Out of the three most commonly used medications for ADHD, Ritalin, or methylphenidate (MPH), is prescribed for more than 70 percent of patients according to one public health conference: http://bit.ly/5VxUJ1. Although in many patients the disorder may result from the lack of brain stimulation, the medical profession leans toward treating the biochemical theory of ADHD – hence, the use of medications that affect the level of dopamine in the brain.
Dopamine is the main neurotransmitter in the “pleasure center” of the brain – a network of nerve cells or neurons that motivates much of human behavior. The “pleasure center” reinforces people’s drives to eat, drink, and procreate and is responsible for addiction. For example, when a person tastes ice cream, the sensors of the tongue signal the brain that it feels something, and a neuron fires in the taste center of the brain. Dopamine from one neuron is released into the space between it and another neuron. The second neuron, in turn, sends the signal to third neuron by the same process. Through this complicated network of signaling, the brain lets the person know that an experience is pleasurable and is worth paying attention to.
Dopamine is recycled by dopamine transporters—proteins that are embedded in the membrane of the initial neuron. When molecules of dopamine are floating around in the synapse (or gap between neurons), any that come in contact with the transporters are sucked back into the initial neuron. A recent study (Lancet, 1999; 354:2132-2133) showed that ADHD patients have more dopamine transporters than people without the disorder. This means that dopamine is not given enough time to reach the second neuron and instead is taken back into the first neuron’s membrane. As a result, an inadequate number of dopamine molecules reach the second neuron so it won’t send a signal. MPH (Ritalin) is called a reuptake inhibitor. It blocks dopamine transporters and allows dopamine to reach the second neuron and create a signal, improving children’s ability to focus. http://www.jama.amaassn.org/issues/v286n8/fpdf/jmn0822.pdf
But Ritalin is not a cure for ADHD. The medication neither corrects the disorder nor addresses the patient’s individual problems. Eighty percent of hyperactive children have ADHD features in adolescence, and up to 65 percent maintain them in adulthood.(http://www.aacap.org/clinical/adhdsum.htm) Medications merely control the symptoms of hyperactivity/ impulsivity and even aggression.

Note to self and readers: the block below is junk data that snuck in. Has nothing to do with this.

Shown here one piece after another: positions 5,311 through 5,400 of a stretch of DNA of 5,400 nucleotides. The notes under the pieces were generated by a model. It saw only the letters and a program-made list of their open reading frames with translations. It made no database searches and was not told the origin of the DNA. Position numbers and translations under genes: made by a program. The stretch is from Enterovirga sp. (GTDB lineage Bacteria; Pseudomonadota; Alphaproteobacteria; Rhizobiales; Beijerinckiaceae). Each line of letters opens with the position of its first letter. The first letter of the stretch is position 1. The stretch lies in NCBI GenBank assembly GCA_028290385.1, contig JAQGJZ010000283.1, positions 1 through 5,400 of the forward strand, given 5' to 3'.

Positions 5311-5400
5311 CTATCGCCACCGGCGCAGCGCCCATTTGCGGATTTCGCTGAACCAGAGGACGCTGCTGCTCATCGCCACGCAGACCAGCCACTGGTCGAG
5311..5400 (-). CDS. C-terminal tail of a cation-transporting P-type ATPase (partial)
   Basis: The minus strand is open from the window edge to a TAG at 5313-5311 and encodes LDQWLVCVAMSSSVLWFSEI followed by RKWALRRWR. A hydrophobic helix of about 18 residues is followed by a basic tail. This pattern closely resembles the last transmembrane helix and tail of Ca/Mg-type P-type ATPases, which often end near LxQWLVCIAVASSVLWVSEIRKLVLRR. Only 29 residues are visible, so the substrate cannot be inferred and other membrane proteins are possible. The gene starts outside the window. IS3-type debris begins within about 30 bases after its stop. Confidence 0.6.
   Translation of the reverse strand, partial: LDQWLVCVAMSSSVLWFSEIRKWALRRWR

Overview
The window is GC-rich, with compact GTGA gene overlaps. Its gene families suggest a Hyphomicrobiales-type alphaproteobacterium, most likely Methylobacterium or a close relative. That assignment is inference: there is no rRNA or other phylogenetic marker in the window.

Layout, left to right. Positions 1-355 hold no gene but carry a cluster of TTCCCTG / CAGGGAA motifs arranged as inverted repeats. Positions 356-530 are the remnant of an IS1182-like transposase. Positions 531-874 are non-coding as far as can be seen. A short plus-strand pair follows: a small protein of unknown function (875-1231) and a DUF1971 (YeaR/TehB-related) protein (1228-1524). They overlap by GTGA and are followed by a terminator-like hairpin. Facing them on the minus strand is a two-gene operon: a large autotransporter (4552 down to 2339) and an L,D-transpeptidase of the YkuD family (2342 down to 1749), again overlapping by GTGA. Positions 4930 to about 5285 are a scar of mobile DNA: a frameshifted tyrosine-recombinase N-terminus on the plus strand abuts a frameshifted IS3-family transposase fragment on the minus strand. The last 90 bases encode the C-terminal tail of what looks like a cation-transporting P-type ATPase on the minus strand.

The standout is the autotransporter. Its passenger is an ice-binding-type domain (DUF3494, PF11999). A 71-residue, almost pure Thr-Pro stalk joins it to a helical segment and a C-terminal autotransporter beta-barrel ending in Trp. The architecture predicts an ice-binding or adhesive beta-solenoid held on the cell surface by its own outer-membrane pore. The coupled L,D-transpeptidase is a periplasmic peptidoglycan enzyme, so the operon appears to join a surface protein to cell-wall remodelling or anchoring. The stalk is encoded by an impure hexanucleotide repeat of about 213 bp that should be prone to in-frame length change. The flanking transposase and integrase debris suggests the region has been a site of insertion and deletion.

Effects associated with moderate doses of stimulants are decreased appetite and insomnia. Negative effects on growth rate are possible, but ultimate height appears not to be affected. Very high doses of psychostimulants, such as Ritalin, may cause central nervous system damage, cardiovascular damage, hypertension, compulsive behaviors, and, in certain vulnerable individuals, movement disorders. A rare percentage of children and adults treated at high doses have hallucinogenic responses. An animal study of Ritalin has produced a “weak signal” that the drug may potentially cause cancer. Other drugs used for ADHD have their own adverse reactions: tricyclic antidepressants may induce cardiac arrhythmias, bupropion can cause seizures, and pemoline (Cylert) is associated with liver damage.
Stimulant therapy is not recommended in patients with a history of tics or Tourette’s disorder, the presence of a thought disorder, significant resistance to such medications in the patient or family, or insufficient severity of the symptoms or dysfunction.
Ritalin’s chemical properties cause the most serious concerns about its use. MPH is a schedule II narcotic that belongs in the amphetamine family of stimulants and is regulated by the Drug Enforcement Agency (DEA) as a controlled substance. Chronic exposure to stimulants during development may change the way the brain reacts to environmental challenges, including stressful events and pharmacological agents. Another concern is that long-term stimulant administration in children may alter the way the brain reacts to further exposure to stimulants or other drugs with potential for abuse.
A recent study showed that MPH is not a weak stimulant, as had been thought, but is a more potent transporter inhibitor than cocaine. A typical dose given to children (0.5mg/kg) blocked 70 percent of dopamine transporters, while cocaine blocks only 50 percent. People who took MPH displayed high levels of extracellular dopamine—just as people using cocaine did. http://www.jama.amaassn.org/issues/v286n8/fpdf/jmn0822.pdf The only difference between the MPH and the cocaine effect on the brain is in the way it is administered: MPH taken orally raises dopamine in about an hour, whereas inhaled or injected cocaine hits the brain in seconds.